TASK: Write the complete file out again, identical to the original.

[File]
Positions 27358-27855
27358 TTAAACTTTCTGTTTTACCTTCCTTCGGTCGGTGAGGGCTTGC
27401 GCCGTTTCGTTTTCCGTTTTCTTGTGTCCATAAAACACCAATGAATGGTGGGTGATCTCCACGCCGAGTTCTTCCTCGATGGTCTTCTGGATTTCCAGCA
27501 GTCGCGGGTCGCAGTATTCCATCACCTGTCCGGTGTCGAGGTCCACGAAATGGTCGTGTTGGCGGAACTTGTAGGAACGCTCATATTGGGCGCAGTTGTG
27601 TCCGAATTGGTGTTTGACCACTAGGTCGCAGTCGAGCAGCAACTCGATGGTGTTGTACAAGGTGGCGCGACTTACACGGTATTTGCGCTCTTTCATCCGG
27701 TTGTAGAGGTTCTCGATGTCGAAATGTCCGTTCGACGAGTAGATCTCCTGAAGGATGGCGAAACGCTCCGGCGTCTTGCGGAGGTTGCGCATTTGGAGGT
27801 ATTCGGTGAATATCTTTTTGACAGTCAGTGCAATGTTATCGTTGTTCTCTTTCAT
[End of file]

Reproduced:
Positions 27358-27855
27358 TTAAACTTTCTGTTTTACCTTCCTTCGGTCGGTGAGGGCTTGC
27401 GCCGTTTCGTTTTCCGTTTTCTTGTGTCCATAAAACACCAATGAATGGTGGGTGATCTCCACGCCGAGTTCTTCCTCGATGGTCTTCTGGATTTCCAGCA
27501 GTCGCGGGTCGCAGTATTCCATCACCTGTCCGGTGTCGAGGTCCACGAAATGGTCGTGTTGGCGGAACTTGTAGGAACGCTCATATTGGGCGCAGTTGTG
27601 TCCGAATTGGTGTTTGACCACTAGGTCGCAGTCGAGCAGCAACTCGATGGTGTTGTACAAGGTGGCGCGACTTACACGGTATTTGCGCTCTTTCATCCGG
27701 TTGTAGAGGTTCTCGATGTCGAAATGTCCGTTCGACGAGTAGATCTCCTGAAGGATGGCGAAACGCTCCGGCGTCTTGCGGAGGTTGCGCATTTGGAGGT
27801 ATTCGGTGAATATCTTTTTGACAGTCAGTGCAATGTTATCGTTGTTCTCTTTCAT